Joe looks back at those times and says he knew right away to work hard and be thankful. “The physical challenges (of the operation and recovery) gave me more of a reason to play because I know how close you can be to the end. It just gave me a reason. I had to start thinking about what I would do if I would be disabled and not able to play sports. And when I found out I could again, I worked that much harder.”
Joe is certainly a hard-worker in goal. “The style of goalkeeping I play is definitely aggressive,” he says. “Ever since I was little my dad has said “If you’re gonna get beat, get beat making the play.” And what he meant by that was, be aggressive and take the ball off of the striker’s foot as fast as you can.” Joe has a penchant for stopping penalty kicks. His Xifa Academy (Spokane) club team has won tournaments thanks to that skill. “For me, PK’s have almost nothing to do with shot stopping skills,” Joe says. “It is all a mental game. I know that all the pressure is on the strikers and that I am supposed to get scored on, so I do all that I can to get into the strikers heads. For example I will stand on the six yard box and smile at the player until the referee forces me back on to my line. Other times I will do a little dance while standing on my line to get into their heads. It’s all about distracting the players from doing their one simple task of putting the ball in the net.”
Joe’s dad Brian has watched his son grow into a young man, perhaps a bit sooner that he might have otherwise. “Dealing with all of those mature things really gave him a great perspective on life at a young age. He has a solid faith and he knows the things in life that really matter – certainly more than I did as a teenage boy,” Brian says. “He maintains above a 3.8GPA with honors courses. In middle school, I would have pictured him loving football all through high school. He gave up football and basketball to focus on soccer over the past few years. Joe’s desire for the sport has really grown exponentially and he has become more serious about it in a lot of ways. He has started weight and athletic training off the field. Now he is even begging me to get us on an Air Force space-A hop to England so he can go train there this winter!! That’s a tall order, but I am trying to find out a way to make it happen.”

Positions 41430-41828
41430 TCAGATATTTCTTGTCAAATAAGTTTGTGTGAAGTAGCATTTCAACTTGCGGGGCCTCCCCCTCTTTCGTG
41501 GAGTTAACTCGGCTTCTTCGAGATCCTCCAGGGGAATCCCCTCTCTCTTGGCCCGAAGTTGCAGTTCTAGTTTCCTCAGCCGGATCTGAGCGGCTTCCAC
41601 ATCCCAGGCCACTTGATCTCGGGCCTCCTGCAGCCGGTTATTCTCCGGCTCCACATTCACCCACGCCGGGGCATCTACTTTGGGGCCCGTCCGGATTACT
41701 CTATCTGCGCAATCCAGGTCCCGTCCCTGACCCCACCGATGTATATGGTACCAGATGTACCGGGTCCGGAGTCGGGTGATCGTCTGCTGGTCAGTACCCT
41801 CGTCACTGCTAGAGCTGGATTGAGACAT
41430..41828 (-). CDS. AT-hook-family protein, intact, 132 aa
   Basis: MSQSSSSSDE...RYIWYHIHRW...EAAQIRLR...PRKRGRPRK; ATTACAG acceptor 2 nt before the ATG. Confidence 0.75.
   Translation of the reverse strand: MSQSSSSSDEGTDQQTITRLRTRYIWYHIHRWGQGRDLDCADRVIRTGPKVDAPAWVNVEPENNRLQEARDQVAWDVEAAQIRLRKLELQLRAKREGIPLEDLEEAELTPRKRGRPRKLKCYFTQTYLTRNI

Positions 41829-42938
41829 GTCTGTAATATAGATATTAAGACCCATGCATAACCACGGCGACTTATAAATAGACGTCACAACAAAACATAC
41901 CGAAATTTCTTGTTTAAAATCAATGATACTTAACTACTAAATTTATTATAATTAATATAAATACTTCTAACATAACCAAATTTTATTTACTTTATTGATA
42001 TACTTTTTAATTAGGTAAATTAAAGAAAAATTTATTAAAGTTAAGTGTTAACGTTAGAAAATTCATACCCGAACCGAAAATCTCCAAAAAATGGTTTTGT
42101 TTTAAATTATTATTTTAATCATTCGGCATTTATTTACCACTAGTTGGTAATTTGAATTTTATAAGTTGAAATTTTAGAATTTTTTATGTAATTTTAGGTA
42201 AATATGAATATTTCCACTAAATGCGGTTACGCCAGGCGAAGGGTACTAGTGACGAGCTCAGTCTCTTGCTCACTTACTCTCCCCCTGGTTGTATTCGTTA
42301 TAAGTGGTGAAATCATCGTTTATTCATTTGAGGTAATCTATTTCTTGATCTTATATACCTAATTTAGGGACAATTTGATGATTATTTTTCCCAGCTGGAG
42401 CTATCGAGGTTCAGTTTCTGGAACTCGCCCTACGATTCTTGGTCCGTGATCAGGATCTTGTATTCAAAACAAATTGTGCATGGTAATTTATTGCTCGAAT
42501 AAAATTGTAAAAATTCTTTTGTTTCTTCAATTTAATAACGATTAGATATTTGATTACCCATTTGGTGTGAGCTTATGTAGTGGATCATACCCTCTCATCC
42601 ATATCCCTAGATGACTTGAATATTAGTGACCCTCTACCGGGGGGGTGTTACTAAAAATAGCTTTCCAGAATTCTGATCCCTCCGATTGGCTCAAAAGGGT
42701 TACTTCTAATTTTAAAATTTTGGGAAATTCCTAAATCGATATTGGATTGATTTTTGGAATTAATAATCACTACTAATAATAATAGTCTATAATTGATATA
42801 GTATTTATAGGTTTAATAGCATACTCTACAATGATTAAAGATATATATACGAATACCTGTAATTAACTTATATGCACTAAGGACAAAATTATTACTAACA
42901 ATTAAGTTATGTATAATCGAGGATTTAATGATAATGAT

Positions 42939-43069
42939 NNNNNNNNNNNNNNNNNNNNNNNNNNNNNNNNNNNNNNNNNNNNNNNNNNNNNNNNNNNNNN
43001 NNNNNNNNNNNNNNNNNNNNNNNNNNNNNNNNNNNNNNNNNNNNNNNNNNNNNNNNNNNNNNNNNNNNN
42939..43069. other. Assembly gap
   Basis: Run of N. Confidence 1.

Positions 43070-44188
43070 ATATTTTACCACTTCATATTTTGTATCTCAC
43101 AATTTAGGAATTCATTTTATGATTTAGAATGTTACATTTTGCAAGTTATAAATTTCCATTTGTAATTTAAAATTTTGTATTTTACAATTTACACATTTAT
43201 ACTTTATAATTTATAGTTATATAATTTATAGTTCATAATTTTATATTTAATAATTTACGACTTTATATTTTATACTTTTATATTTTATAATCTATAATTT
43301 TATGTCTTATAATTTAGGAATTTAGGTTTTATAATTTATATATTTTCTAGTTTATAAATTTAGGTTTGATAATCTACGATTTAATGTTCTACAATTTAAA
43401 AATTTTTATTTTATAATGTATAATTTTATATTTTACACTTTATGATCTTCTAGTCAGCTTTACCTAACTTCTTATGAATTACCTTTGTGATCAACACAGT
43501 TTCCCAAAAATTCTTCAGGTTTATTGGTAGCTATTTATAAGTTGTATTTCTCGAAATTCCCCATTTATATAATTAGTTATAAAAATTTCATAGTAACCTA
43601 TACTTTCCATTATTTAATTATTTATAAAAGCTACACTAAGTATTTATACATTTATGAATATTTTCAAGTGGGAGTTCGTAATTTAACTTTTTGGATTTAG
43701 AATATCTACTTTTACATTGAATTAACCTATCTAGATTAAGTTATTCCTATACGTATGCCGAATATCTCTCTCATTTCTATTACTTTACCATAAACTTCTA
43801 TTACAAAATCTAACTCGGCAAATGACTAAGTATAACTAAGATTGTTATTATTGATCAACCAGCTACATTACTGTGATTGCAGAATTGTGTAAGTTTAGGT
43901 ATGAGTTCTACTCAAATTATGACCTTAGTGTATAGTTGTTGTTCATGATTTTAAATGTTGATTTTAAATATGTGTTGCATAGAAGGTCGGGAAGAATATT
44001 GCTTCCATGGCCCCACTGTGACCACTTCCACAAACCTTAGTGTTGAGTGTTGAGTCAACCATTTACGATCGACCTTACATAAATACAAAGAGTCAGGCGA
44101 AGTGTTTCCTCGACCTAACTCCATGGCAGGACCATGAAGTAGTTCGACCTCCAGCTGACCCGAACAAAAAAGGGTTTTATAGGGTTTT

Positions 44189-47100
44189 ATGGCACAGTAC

His love for the goalkeeper position and maturity have led Joe to give back to other players. He coaches a half-dozen younger keepers. “Working with kids is just as helpful for me as it is for them,” Joe explains. “Not only do I get to train up the next generation of Cheney Blackhawks, but I am also able to go back to the basics and refine techniques of some of the easier saves for myself. Teaching others makes you really think about how to do something right.”
Joe likes outdoor adventures, but is really a home body and true family kid, according to Brian. “If there isn’t a real adventure like this summer’s four-day rafting trip with Grandpa Stone down the Salmon river, or going flying in a Cessna 182 with his grandpa Scott, he is just loyally hanging out with his sisters and parents at home. Pretty simple formula… family, faith, grades and soccer.”
Joe has a final senior season in 2013 to help get the Blackhawks back to the finals and a chance to turn around their runners-up streak. After that? “No matter what I will play in college,” Joe states with solid determination. “I want to play at a high level school; but if for some reason that doesn’t work I will start at a community college and build my way up. Then after college, I will find a career outside of soccer, but at the same time will try to play professionally. So if I can’t play professional ball I will have something to fall back on.”
Brian knows his son has a long road ahead to reach his soccer dreams, but he has already seen him come so far. “He and I both know the challenge for him in soccer to reach the next level will be getting someone to recognize a kid from Cheney, Washington, regardless of his performance on the field. He has developed a strong ability to overcome the most serious of challenges, so I won’t be surprised if he finds a way.”